Saturday, September 05, 2009

The Attractive Lie

The age-old question is, what characteristic separates humanity from the rest of the animal kingdom? No one has ever come up with an answer that stands up to actual observation. "Using tools" was a popular answer for a long time. It's not true. Lots of animals have been observed using tools, even tool that they made themselves. "Language" was another popular answer, and this one held up for a long time because if you don't understand a language, it's easy to believe there is no language being used. But more and more animal languages are being observed, and scientists have even gotten down to such things as deciphering individual words and syntax used by prairie dogs.

Other, weaker answers have been proposed to that age-old question; all have been proven wrong.

I have an answer to propose, assuming the question itself is even valid--What separates humanity from animals? The ability and the desire to deny reality. I'm not saying that humans are the only animals that lie or deceive--any predator tries to deceive its prey, up to a certain point anyway--but I don't know of any other animal that wants to believe the lie.

There was a perfect example of this just this week--the story of the 2 wolves, one healthy, one suffering from a gunshot wound, who (we are told) killed 120 rams (and only rams from the mixed herd, because the wolves knew that the rams were the more valuable animals in the herd), and then the two wolves piled the bodies in a corner of the pasture. This utterly fantastical story is being used as justification for the wolf hunts in Idaho and Montana. Those who want justification for their actions have no desire to think about this story or question it. They don't ask what sort of atomic-powered wolves these must be to have achieved a kill like that. They don't wonder what method the wolves used to pile the bodies--did the wolves drive a forklift, or did they use their atomic power to just casually toss the bodies through the air into the corner? An unquestioned lie is perfectly good justification for what they want to do.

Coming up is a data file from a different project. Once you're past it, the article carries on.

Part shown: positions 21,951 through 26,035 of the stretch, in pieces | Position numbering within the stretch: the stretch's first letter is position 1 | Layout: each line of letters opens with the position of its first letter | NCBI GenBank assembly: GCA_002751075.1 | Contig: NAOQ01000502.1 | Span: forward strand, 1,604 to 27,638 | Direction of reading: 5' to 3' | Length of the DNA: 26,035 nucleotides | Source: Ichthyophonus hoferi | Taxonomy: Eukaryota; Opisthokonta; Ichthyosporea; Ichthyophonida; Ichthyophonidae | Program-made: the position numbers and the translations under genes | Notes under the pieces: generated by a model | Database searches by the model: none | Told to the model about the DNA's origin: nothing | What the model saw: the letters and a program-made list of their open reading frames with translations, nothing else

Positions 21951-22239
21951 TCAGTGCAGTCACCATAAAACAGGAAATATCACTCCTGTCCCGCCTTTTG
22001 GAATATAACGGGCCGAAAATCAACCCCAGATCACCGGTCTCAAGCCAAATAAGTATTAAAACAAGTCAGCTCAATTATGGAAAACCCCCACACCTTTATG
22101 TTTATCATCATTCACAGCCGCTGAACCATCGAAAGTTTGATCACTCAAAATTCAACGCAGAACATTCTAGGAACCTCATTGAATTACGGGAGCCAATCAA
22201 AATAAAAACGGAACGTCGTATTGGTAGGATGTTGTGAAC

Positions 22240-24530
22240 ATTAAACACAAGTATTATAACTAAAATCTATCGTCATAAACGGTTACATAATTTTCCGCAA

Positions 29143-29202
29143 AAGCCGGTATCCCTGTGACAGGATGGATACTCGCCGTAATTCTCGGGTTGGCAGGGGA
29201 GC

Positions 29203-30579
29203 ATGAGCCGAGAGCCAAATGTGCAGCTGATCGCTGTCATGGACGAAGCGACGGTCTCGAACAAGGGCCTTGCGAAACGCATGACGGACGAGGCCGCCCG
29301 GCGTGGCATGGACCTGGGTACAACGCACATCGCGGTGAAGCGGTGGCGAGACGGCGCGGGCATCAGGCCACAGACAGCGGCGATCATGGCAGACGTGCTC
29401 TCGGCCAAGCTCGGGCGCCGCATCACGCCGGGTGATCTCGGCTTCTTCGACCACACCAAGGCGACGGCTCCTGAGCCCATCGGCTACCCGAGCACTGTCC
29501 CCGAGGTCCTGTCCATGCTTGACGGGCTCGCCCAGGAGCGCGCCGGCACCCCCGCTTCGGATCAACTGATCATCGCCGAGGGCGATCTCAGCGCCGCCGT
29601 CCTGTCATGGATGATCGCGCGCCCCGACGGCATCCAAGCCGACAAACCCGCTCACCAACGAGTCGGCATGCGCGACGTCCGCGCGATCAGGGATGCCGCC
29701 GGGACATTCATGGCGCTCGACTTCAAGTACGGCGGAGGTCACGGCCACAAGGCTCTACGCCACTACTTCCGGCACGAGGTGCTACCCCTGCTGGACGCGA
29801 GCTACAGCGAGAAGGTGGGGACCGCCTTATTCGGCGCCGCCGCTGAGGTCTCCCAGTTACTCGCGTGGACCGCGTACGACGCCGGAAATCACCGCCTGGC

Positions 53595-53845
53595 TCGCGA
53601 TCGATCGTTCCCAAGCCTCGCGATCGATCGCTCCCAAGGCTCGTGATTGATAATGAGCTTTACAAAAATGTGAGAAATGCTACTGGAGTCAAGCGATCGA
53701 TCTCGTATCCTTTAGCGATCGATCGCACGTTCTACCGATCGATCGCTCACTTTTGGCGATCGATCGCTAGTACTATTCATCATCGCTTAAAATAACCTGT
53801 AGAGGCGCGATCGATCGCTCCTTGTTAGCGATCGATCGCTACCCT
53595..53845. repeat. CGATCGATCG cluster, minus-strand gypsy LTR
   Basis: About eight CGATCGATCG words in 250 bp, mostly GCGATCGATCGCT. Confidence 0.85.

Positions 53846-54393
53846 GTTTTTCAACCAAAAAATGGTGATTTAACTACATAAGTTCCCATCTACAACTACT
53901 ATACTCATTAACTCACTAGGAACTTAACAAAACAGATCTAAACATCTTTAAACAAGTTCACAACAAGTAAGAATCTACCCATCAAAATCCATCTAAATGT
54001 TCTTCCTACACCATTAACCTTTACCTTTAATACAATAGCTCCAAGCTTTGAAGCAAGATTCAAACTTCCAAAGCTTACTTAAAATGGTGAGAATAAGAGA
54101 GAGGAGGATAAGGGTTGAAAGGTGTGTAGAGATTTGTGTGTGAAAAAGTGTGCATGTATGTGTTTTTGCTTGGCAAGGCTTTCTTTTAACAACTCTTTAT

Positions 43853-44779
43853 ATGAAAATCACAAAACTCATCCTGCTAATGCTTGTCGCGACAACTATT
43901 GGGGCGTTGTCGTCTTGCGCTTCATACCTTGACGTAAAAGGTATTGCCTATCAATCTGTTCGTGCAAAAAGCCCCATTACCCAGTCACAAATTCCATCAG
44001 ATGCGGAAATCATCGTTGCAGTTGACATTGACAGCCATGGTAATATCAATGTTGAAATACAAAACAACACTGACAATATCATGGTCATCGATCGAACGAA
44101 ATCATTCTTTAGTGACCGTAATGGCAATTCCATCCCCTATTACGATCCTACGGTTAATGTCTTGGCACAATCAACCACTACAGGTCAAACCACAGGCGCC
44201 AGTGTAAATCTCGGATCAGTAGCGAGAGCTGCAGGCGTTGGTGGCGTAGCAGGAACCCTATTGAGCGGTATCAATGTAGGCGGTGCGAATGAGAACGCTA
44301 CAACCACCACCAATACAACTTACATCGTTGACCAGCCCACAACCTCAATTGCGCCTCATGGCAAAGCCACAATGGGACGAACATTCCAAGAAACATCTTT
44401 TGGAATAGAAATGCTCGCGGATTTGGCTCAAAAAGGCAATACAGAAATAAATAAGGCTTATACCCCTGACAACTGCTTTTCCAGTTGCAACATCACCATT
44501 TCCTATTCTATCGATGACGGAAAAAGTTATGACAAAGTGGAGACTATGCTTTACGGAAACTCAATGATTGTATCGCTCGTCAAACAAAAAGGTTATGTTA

This desire to deny reality is in every aspect of our society. Recently, it seemed like every web site in the country featured the picture of the man who cheated on his wife and had to stand on a street corner wearing a sign as his punishment. But it turns out that the whole thing was a hoax, a publicity stunt by a radio station. But how many web sites featured the truth about the story just as prominently as they had featured the lie? After all, an attractive lie brings in more people than a boring truth.

And now I return to what I referred to above: Is the question of what separates man from animal even a valid question? Every person I know of who works closely with animals and observes them carefully will say that it is not a valid question. One of my favorite quotes is from Garreth Patterson, sometimes called the Lion Man of Africa:

We are not much different in fact to many other forms of animal life;
and it is because of subtle human conditioning
-- not the actual facts --
that we are raised to believe there is a wide gap between
what is human and what is animal.

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